Green

Nanosolar blows a raspberry at other solar CIGS startups

Thin-film solar panel maker Nanosolar isn’t shy about tooting its own horn. The heavily-funded startup has made a series of advances over the past couple years, from building one of the world’s largest solar cell factories to printing its first cells, all the while claiming that it has the best technology around.

Well, maybe the claims are true. CEO Martin Rosencheisen today unveiled a new tool made by the company, an ultra-fast solar cell printer (video below), that he tells me will create “a new regime of capital efficiency in the solar industry”, leaving competitors in the dust.

Most thin-film startups, including Nanosolar, use a material called CIGS to convert sunlight into electricity (regular cells use various forms of silicon). In theory, you just need to put a CIGS layer atop a substrate like a plastic sheet to start generating energy. In practice, making cells that are both uniformly efficient and cheap has been a challenge for CIGS startups.

What Nanosolar has now, it says, is a $1.65 million printing tool that can churn out one gigawatt of cells each year, running out up to 2000 feet of material each minute (the average speed is 100 feet per minute). Rather than stuttering as it speeds up, Rosencheisen says the printer is more effective at higher speeds, producing cells of up to 14 percent efficiency, which blows a recent record HelioVolt laid claim to, of 12.2 percent efficiency, out of the water.

Putting all that in perspective, most thin-film startups are contemplating initial production lines of under 100 megawatts, with cells running from 6 to 12 percent efficiency. Nanosolar is claiming jaw-dropping figures for a single production line — and at the equipment price, bargain-basement cheap. The tool “not only allows for ultra-low product cost but also makes it possible to scale to large volume without requiring ever larger external funds,” says Rosencheisen.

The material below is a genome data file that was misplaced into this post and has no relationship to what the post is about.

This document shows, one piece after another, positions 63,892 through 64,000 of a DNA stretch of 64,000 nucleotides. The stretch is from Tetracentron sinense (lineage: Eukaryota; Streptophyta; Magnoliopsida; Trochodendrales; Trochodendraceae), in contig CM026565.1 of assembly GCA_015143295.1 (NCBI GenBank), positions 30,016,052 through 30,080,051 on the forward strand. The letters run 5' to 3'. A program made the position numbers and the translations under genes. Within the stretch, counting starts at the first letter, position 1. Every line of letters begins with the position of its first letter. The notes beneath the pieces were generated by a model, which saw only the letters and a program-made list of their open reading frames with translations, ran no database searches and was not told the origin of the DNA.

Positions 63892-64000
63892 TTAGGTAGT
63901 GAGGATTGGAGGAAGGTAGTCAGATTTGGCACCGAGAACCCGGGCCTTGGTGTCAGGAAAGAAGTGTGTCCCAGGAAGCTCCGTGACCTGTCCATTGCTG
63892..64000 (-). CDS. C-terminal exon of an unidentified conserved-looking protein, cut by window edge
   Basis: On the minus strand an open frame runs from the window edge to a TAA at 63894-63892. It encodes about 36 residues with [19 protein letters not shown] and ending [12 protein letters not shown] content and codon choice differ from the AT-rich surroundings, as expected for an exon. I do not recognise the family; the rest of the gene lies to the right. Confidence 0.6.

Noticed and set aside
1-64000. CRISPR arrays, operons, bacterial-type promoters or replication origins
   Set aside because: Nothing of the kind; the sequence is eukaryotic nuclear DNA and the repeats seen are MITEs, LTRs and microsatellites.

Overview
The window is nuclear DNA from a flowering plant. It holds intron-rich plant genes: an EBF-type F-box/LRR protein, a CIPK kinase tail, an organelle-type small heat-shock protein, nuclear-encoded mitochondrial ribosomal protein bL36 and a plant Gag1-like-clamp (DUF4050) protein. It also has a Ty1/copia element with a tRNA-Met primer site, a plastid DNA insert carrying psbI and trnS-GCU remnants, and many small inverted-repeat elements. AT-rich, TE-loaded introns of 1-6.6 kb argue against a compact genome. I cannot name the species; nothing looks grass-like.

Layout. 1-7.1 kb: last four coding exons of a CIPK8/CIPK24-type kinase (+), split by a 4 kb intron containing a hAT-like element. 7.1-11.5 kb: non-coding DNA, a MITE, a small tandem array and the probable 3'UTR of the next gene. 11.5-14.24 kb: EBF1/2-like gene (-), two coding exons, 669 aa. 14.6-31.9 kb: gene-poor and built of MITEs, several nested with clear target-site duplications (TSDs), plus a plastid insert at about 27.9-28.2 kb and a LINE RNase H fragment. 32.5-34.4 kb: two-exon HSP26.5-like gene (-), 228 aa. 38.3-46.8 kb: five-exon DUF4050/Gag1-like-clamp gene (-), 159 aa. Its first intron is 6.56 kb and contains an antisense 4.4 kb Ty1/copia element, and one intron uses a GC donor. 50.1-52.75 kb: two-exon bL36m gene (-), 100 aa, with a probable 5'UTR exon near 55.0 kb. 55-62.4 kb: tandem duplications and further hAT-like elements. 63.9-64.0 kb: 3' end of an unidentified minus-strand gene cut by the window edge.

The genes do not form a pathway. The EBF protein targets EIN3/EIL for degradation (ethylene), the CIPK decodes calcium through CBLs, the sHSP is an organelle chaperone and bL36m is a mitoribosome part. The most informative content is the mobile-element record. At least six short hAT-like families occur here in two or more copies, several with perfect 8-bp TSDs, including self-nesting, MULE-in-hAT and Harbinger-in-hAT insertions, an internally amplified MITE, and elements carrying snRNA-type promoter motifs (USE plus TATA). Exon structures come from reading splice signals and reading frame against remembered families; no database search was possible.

Furthermore, the tool is boosting Nanosolar’s already-ambitious production potentials at its plants in San Jose, Calif. and Germany, although Rosencheisen didn’t say by how much. The company is still scaling up at its facilities now, and has not yet hit its full production schedule.

So what does the news mean for other CIGS startups? It definitely sets a high bar. Although Heliovolt seems to be doing well, and IBM just made a big splash with its entry into CIGS, when I asked Rosencheisen which of those companies he has his eye on as competitors, he said “none”. Nanosolar, he says, is only competing with First Solar, the successful manufacturer of thin-film CdTe cells.

It’s impossible to get specific figures out of Nanosolar at the moment, but it sounds like the company either has, or it close to breaking the $1 per watt price barrier widely considered competitive (so no subsidies would be required). And if it is now cheap for the company to expand its production, there could be a lot more thin-film cells on the market over the next few years than anticipated.

Photo credit: Flickr / kluv32